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Measuring competence and dysfunction in preschool children: Source agreement and component structure
Klyce, Daniel, August, 2011
Journal of Child and Family Studies, 20(4), 503-510

A study to identify areas of agreement between parent and teacher ratings of competent and dysfunctional behaviors of preschool children over time, based on ratings data from 610 parents and ratings by participant children's teachers in the Parenting Our Children to Excellence project

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Parental perceptions of characteristics of non-parental child care: Belief dimensions, family and child correlates
Gamble, Wendy C., February 2009
Journal of Child and Family Studies, 18(1), 70-82

A study of the value parents place on a selection of features of child care arrangements and skills taught to children in child care, and a study of correlations between these values and child and family characteristics, based on the questionnaire responses of 220 parents or guardians purchasing child care services in Southern Arizona

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Parents' view of child care quality: Values, evaluations, and satisfaction
Scopelliti, Massimiliano, November, 2013
Journal of Child and Family Studies, 22(8), 1025-1038

Parents' view of the quality of early childhood education and care services has mostly been addressed from the perspective of customer satisfaction. This study investigated parents' view within a more comprehensive framework in which parents' values of child care, their evaluations of their child's experience at the service and overall satisfaction with the service were considered. In particular, the study explored how values and evaluations are related and how they affect overall satisfaction. A questionnaire including a total of 96 items was filled in by 2,936 parents of children attending infant-toddler day-care centres in Rome, Italy. Parents were asked to express their values regarding child care quality and evaluate specific aspects of their experience. Parents' perspectives of both their child's and their own experience of childcare services were addressed separately. Two principal component analyses were performed in order to identify latent dimensions underlying parents' values about child care quality and their evaluations of the service attended by their child. The relationships between the different dimensions of value, evaluation, and overall satisfaction with their child's and their own experience were explained through two path models, in which values predict evaluations and these, in turn, predict overall satisfaction. Results showed that parents have a multi-faceted view of child care quality and confirm the relevance of taking into account their point of view in an analysis of the quality of early childhood education services. (author abstract)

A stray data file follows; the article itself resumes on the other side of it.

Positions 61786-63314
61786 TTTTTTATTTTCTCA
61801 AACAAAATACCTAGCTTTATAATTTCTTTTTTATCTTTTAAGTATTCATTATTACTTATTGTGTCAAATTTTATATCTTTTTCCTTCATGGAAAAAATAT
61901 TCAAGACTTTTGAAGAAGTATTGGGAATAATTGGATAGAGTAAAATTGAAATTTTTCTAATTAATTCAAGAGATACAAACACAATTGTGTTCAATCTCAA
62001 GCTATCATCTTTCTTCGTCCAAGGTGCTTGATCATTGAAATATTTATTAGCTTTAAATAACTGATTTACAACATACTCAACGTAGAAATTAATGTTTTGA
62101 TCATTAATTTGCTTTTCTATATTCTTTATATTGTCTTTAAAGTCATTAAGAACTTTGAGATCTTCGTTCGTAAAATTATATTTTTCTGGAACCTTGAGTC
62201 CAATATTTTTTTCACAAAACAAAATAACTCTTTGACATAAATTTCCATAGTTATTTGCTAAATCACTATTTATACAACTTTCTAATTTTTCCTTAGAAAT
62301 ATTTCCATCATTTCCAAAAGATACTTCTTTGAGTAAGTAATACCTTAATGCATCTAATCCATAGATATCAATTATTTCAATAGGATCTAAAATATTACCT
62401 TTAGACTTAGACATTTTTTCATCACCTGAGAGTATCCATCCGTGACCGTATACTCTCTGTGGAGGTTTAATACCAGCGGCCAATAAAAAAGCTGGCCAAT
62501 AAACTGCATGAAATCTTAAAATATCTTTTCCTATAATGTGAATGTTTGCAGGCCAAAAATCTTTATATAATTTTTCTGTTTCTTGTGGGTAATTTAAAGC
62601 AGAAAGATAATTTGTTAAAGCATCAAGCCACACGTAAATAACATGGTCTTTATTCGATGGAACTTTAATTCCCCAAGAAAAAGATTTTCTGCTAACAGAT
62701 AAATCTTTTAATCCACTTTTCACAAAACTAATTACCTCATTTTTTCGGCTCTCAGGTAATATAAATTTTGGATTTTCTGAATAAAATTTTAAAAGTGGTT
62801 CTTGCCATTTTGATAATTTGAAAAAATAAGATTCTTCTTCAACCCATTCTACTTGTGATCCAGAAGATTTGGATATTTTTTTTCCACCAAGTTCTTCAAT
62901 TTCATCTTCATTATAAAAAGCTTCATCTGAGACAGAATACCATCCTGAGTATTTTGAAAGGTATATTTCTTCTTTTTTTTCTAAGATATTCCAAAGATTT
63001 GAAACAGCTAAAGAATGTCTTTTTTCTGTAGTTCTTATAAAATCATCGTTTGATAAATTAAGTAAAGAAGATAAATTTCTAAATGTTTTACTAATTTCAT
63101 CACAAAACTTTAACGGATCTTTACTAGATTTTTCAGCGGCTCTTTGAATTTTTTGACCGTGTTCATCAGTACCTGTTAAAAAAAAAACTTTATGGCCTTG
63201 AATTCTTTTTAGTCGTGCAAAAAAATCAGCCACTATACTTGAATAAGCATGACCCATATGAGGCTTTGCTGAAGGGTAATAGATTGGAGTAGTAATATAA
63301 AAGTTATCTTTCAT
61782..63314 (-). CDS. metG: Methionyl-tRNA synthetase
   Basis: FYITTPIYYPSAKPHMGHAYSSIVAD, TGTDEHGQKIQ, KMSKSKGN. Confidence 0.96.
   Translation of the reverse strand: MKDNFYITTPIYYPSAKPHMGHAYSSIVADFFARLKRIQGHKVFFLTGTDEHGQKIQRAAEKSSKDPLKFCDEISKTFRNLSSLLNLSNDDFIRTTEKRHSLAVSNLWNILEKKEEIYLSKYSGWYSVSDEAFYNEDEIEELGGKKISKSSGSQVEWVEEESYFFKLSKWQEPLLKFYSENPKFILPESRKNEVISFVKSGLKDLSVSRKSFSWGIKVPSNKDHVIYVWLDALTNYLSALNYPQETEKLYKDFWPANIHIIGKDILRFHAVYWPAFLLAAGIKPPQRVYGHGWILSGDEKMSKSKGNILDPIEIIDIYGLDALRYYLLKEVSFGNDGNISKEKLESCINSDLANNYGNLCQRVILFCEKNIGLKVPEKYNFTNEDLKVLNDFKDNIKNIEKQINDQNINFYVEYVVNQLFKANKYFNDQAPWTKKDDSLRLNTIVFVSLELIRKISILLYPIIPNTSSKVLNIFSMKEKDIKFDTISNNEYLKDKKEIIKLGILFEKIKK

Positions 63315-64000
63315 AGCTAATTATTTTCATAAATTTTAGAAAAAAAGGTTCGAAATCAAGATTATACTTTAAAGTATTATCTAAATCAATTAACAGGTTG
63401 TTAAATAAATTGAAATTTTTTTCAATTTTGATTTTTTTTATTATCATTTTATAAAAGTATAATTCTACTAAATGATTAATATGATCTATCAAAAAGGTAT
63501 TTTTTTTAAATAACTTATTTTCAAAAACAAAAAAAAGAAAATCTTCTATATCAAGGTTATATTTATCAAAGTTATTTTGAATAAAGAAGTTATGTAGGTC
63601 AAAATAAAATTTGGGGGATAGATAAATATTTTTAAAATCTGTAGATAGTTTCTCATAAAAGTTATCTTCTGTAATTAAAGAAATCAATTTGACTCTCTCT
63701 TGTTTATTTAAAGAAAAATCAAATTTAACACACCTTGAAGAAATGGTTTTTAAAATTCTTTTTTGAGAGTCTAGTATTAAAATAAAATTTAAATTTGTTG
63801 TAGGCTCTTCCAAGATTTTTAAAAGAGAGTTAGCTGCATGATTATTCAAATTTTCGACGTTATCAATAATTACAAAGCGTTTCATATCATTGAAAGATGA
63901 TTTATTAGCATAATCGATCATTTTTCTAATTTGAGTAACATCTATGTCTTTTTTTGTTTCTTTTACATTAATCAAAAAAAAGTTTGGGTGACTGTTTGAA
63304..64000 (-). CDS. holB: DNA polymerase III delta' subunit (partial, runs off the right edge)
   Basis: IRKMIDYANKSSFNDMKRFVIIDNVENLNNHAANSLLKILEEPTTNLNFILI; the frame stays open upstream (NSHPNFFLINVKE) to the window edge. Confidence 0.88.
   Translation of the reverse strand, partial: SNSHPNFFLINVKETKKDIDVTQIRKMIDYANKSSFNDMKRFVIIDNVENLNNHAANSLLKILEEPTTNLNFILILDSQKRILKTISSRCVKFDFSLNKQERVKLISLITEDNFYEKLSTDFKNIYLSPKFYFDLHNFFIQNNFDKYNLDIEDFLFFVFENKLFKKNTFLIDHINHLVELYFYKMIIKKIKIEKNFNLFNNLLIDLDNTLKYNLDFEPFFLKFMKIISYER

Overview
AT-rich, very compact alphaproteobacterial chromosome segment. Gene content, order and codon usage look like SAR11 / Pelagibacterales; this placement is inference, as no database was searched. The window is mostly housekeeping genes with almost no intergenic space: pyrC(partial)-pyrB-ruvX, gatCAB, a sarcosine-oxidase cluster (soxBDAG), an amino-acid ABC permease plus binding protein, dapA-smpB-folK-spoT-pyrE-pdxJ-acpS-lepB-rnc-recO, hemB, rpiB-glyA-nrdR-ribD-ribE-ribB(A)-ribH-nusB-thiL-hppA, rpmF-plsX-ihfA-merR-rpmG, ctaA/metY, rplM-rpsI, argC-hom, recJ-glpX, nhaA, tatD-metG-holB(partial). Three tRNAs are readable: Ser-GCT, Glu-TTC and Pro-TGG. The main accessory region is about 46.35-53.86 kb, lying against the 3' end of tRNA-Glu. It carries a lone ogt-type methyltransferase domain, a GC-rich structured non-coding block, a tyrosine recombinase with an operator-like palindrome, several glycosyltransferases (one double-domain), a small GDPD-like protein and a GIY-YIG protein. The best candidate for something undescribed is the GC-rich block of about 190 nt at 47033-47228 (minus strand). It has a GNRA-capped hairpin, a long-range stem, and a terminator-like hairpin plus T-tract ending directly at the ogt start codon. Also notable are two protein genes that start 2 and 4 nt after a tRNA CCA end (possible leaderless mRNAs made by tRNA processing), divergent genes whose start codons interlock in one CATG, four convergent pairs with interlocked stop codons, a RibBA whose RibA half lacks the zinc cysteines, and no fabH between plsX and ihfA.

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Reducing the risk for preschool expulsion: Mental health consultation for young children with challenging behaviors
Perry, Deborah F., February 2008
Journal of Child and Family Studies, 17(1), 44-54

A study of the expulsion rates and behavioral changes of young children with problem behaviors at child care sites where mental health professionals consult with staff on specific-child behavior management strategies, in a population of 192 young children with problem behavior in Anne Arundel County

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"Who cares for the children?": Lessons from a global perspective of child care policy
Lokteff, Maegan , February, 2012
Journal of Child and Family Studies, 21(1), 120-130

A discussion of the national ideological frameworks that provide the impetus for child care policy formation and implementation and those policies' connection to the historical and political context within several countries, including France, Germany, Japan, South Korea, Belgium, the Nordic countries, and the United States

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Who says what: Election coverage and sourcing of child care in four Canadian dailies
Rauhala, Ann, February, 2012
Journal of Child and Family Studies, 21(1), 95-105

An analysis of press coverage of child care issues in four Canadian daily newspapers from 2000 through 2007, with a focus on the number, type, subject, and sources of stories published in the months before, during, and after the January 2006 federal election

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Research Connections is supported by grant #90YE0104 from the Office of Planning, Research and Evaluation, Administration for Children and Families, U.S. Department of Health and Human Services. The contents are solely the responsibility of the National Center for Children in Poverty and the Inter-university Consortium for Political and Social Research and do not necessarily represent the official views of the Office of Planning, Research and Evaluation, the Administration for Children and Families, or the U.S. Department of Health and Human Services.